The information the offender reveals in the interview may be particularly useful. The clemency response is an opportunity to shed light on statements the defendant makes in his interview and to refute any last-minute misrepresentations or lies. In those instances in which the offender was silent in the pre-trial phase, never testified, has never discussed his case in jail correspondence, and does not currently trumpet his story on the World Wide Web, this may be the first time the DA has ever heard his version of the facts or perhaps his outright denials. If the offender’s description of the offense is false, demonstrates his lack of insight into his actions, or proves his lack of remorse, point this out to the board.
    The responder can develop the presentation of the case or determine the information to emphasize in light of the ECCR’s content. For example, there is no need to provide a detailed recounting of the offender’s criminal history or disciplinary incidents while on death row in the clemency response. Certainly the responder can answer any questions the ECCR poses. Or if the resources relied upon to compile the ECCR do not explain why the offender’s extraneous charges or separate indictments related to the capital murder were dismissed, the responder might explain and reassure the board the dismissals were not related to the offender’s culpability for those additional crimes.
    In addition to the interview conducted by the institutional parole officer, an offender may request an in-person interview with a board member in his clemency applica-tion.10 Only the offender, board member, board staff, and Texas Department of Criminal Justice staff may be present.11 If such an interview occurs, it is documented in an ECCR addendum, which, like the original ECCR, is available to the prosecuting attorney pursuant to written request to the board. During the interview, the offender may provide additional materials to the board to be considered in conjunction with the application.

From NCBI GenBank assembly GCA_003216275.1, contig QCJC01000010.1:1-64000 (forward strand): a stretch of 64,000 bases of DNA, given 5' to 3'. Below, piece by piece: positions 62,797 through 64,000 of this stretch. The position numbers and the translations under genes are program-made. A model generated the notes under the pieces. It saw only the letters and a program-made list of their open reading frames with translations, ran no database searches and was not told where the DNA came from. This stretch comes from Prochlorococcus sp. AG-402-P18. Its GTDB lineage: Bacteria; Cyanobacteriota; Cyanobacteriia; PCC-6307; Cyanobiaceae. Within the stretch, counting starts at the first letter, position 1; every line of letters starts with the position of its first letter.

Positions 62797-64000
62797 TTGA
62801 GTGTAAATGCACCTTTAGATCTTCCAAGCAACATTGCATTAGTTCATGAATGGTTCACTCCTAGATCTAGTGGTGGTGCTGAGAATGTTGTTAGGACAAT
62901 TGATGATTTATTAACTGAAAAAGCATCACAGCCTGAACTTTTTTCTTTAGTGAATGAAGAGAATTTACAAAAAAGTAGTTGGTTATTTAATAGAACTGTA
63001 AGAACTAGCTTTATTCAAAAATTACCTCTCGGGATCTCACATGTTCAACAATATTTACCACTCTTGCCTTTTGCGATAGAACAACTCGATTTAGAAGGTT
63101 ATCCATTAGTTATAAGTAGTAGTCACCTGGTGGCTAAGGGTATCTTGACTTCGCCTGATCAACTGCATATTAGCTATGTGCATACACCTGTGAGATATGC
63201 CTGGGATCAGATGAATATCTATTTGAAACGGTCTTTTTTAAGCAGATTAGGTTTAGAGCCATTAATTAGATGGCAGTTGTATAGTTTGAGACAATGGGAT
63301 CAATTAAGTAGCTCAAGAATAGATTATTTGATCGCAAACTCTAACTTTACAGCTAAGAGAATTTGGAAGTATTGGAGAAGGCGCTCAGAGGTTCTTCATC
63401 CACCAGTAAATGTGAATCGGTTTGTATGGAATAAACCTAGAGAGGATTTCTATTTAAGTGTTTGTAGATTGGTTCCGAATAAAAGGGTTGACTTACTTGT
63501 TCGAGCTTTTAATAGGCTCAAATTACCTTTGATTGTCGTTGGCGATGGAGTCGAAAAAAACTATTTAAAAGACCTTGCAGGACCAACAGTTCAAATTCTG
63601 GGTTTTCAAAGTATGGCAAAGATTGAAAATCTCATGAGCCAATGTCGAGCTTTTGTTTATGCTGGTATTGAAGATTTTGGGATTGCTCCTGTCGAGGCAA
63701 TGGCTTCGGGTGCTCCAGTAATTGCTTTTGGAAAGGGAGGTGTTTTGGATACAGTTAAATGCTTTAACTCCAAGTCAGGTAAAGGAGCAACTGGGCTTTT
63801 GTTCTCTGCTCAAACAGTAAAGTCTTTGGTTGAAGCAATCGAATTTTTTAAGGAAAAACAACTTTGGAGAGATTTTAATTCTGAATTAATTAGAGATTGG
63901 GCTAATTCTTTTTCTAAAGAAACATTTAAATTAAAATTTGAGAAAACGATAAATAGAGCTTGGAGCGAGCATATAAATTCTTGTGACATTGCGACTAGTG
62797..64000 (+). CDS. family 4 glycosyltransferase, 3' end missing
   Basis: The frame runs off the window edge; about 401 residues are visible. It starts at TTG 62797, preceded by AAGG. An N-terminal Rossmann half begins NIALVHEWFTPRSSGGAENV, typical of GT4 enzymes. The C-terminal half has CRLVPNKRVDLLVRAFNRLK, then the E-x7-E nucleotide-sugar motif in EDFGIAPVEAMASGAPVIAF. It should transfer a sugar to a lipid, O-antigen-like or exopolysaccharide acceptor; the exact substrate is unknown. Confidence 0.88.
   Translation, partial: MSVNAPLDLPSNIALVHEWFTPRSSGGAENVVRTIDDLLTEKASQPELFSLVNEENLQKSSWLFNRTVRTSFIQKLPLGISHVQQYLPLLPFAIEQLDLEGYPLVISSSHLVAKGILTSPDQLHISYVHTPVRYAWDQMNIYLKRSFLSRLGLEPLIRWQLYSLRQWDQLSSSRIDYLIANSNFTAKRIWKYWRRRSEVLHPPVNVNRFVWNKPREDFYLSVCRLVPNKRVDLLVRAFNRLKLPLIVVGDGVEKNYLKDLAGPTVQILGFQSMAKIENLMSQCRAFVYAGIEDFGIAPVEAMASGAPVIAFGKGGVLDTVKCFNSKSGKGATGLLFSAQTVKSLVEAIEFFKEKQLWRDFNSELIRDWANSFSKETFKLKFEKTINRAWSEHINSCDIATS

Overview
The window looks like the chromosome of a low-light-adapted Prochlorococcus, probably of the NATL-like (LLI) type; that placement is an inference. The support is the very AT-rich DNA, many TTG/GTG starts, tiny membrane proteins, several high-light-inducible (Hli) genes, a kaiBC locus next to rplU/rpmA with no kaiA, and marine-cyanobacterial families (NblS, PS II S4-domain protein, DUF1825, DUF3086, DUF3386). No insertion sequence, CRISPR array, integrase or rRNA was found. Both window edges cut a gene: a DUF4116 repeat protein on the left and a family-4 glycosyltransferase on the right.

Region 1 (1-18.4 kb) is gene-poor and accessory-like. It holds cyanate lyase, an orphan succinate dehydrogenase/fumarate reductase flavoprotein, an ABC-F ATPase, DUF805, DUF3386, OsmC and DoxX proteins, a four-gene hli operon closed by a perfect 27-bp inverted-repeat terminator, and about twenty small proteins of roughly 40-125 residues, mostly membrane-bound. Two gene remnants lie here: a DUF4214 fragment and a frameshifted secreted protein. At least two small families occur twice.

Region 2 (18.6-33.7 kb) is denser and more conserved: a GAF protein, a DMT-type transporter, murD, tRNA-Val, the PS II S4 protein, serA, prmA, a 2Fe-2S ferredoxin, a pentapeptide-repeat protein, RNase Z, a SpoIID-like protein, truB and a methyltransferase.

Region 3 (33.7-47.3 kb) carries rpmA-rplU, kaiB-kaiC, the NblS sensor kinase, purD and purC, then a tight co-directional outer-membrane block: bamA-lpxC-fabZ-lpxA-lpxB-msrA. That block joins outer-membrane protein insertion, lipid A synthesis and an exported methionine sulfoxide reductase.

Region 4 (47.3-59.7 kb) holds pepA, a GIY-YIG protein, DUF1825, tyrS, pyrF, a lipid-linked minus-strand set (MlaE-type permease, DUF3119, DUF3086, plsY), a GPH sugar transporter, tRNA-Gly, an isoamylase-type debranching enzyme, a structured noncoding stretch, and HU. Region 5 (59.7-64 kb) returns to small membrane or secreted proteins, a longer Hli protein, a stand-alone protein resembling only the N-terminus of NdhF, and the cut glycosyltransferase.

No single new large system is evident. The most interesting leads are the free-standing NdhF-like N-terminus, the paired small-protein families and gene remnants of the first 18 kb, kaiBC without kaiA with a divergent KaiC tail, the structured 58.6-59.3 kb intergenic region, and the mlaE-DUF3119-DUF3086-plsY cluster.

The victim’s family members may submit letters to the board opposing the offender’s clemency request. Although the Clemency Section and Victim Services Division of the Texas Department of Criminal Justice coordinate submission of letters by the victims’ families, due to the short turnaround required, the prosecutor may want to inform the family ahead of time of the opportunity to respond. Do not share a copy of the application with the family, however, due to its confidential nature.
    Board members usually vote on an offender’s clemency application at 1:00 p.m. two days before the scheduled execution.12 In response to a request for commutation, the board may only:
    1) recommend to the governor the commutation of the death sentence to a lesser penalty;
    2) not recommend commutation; or
    3) set the matter for a hearing pursuant to title 37, §143.43 of the Administrative Code.13
    In response to a request for a reprieve, the board may only:
    1) recommend to the governor a reprieve from execution;
    2) not recommend a reprieve; or
    3) recess the proceedings without a decision if the governor has granted a reprieve or a court has granted a stay of execution.14
    After the vote occurs, the board will provide the DA, presiding judge, sheriff, and police chief with a notice indicating the result of the vote. The board will include a summary listing the voting members by name and how each member voted.15

Possibility of reprieve ­without a recommendation
Even absent a recommendation from the board for a delay or commutation of sentence, the offender may seek a 30-day reprieve directly from the governor.16 To be available to answer any questions the governor or his staff has about the case, contact the Governor’s Office of the General Counsel and inquire which assistant general counsel is assigned to the case. Ask the assistant general counsel to notify the DA’s office if the offender requests a reprieve, and offer to answer any questions that arise.

Conclusion